How Trump Made Bigotry Fashionable

05/10/2016 04:11 pm ET | Updated May 12, 2016
Chris Tilley / Reuters

Words matter, said poet Maya Angelou.

"They get on the walls. They get in your wallpaper. They get in your rugs, in your upholstery, and your clothes, and finally in to you."

Donald J. Trump, the presumptive Republican candidate for president, wants to build a wall at Mexico's expense, which will probably never happen. And then he highlighted Hispanic felons, another example of unabashed racism.

And the Muslims? They need to be kept out of the country, penalized and scorned. And let's not forget his attempt to prove President Obama was born in Kenya and is probably a Muslim, an outright lie with a good dose of racism.

To this day, some 59 percent of Trump's followers believe the birther story and also think Obama is a Muslim, according to Roll Call. Now he continues the falsehood by claiming Hillary Clinton first raised the issue.

What Trump has done is to bring prejudice into the mainstream and concoct conspiracy theories to justify it. Whereas there is enough bigotry in America anyway, his statements have made it legitimate to voice racism publicly.

So when crowds cheer at the rhetoric and cheer when an African-American is beat up, the prejudice is voiced without embarrassment.

Typical of foreign reaction to our presidential campaign. Prince Zeid Raad al-Hussein of Jordan, the much admired United Nations Human Rights Commissioner, said recently: "Bigotry is not proof of strong leadership."

Without mentioning Trump by name, he said plans to ban Muslims from travelling to the United States were "stupid and wrong."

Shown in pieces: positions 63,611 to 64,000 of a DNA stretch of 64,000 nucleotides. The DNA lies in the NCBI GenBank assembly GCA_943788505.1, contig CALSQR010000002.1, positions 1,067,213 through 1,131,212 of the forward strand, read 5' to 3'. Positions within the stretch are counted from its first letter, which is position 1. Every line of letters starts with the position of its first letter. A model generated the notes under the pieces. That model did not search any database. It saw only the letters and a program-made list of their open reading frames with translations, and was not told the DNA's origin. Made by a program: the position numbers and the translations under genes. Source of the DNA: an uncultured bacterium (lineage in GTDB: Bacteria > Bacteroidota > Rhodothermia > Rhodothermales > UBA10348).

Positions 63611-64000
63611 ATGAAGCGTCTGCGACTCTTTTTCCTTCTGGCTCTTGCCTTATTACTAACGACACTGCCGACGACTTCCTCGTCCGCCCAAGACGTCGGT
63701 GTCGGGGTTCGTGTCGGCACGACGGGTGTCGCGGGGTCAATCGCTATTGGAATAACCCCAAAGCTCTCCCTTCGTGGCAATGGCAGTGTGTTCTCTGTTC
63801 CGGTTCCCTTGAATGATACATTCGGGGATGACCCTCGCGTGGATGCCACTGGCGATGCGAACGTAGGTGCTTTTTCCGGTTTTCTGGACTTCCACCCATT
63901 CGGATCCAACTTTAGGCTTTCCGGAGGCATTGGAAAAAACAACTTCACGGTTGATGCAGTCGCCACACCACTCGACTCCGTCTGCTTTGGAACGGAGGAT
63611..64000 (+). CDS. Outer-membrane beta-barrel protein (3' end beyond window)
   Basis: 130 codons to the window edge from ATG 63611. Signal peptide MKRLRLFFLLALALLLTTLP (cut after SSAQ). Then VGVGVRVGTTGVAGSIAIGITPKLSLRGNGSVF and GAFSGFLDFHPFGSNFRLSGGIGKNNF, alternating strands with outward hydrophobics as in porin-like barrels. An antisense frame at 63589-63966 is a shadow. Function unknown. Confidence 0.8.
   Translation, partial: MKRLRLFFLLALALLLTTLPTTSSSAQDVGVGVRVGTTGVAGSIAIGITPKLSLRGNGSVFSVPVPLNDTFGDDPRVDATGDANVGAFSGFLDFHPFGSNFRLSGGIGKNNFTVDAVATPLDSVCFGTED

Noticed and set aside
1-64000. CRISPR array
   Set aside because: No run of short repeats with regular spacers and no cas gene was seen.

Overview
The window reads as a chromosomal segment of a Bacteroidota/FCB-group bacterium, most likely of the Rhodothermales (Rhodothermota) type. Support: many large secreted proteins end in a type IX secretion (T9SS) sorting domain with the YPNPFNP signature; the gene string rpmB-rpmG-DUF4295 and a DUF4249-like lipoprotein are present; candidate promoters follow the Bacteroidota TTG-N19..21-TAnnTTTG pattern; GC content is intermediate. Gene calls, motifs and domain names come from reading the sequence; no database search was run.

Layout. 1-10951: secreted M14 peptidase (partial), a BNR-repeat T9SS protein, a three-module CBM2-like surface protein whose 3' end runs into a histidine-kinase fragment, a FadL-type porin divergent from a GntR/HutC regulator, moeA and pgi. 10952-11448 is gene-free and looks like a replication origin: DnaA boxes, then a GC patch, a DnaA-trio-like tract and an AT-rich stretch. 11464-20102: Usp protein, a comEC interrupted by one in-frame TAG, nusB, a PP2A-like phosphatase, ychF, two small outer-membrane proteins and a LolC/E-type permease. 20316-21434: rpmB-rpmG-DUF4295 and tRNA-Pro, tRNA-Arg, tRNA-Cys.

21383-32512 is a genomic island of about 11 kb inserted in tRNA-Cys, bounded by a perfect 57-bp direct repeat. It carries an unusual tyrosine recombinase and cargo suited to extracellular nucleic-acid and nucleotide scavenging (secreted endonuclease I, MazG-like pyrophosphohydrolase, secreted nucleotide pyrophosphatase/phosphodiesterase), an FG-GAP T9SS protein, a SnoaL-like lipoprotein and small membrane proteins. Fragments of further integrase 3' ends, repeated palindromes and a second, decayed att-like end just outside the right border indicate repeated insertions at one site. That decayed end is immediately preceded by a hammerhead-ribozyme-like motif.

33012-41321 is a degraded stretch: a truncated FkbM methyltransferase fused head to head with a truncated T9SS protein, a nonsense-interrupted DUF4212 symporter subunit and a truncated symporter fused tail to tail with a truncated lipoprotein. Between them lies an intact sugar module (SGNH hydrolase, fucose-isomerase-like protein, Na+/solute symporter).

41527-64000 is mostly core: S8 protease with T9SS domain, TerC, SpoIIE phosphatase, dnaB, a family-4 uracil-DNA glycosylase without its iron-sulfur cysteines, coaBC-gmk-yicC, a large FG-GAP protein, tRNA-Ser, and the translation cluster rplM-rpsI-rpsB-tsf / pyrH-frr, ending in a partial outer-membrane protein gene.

Zeid spoke at Case Western Reserve University in Cleveland, the site of this year's Republican nominating convention. He studied in the United States and his family lives here.

Pope Francis joined the chorus of criticism that include the British and French prime ministers, the Turkish president and a Saudi prince, among others. The new Muslim mayor of London, Sadiq Khan, quipped that he would visit the United States while Obama was still in office.

There is a bigger, more disturbing truth here: that there is a constituency for this kind of politics in America. It is powerful, and it will continue to shape the country long after this particular news cycle and even this particular presidential election are over, wrote Amanda Taub on Vox.

But this does not mean that everyone is a racist. Many Trump followers are looking for jobs and perhaps a strong authoritarian leader. They have a, fear of change and a fear of jihadist threats since September 11, 2001 and the bombings in France and Belgium. The easy answer is to find scapegoats and Trump has given them a list to justify nativism.

More disturbing than propagating propaganda (phony figures, for example, showing most whites are killed by blacks) is his denial that words have consequences. He insists he is not responsible for chaos and physical violence at his rallies.

As author Jodi Picoult wrote in Salem Falls:
"Words are like eggs dropped from great heights; you can no more call them back than ignore the mess they leave when they fall."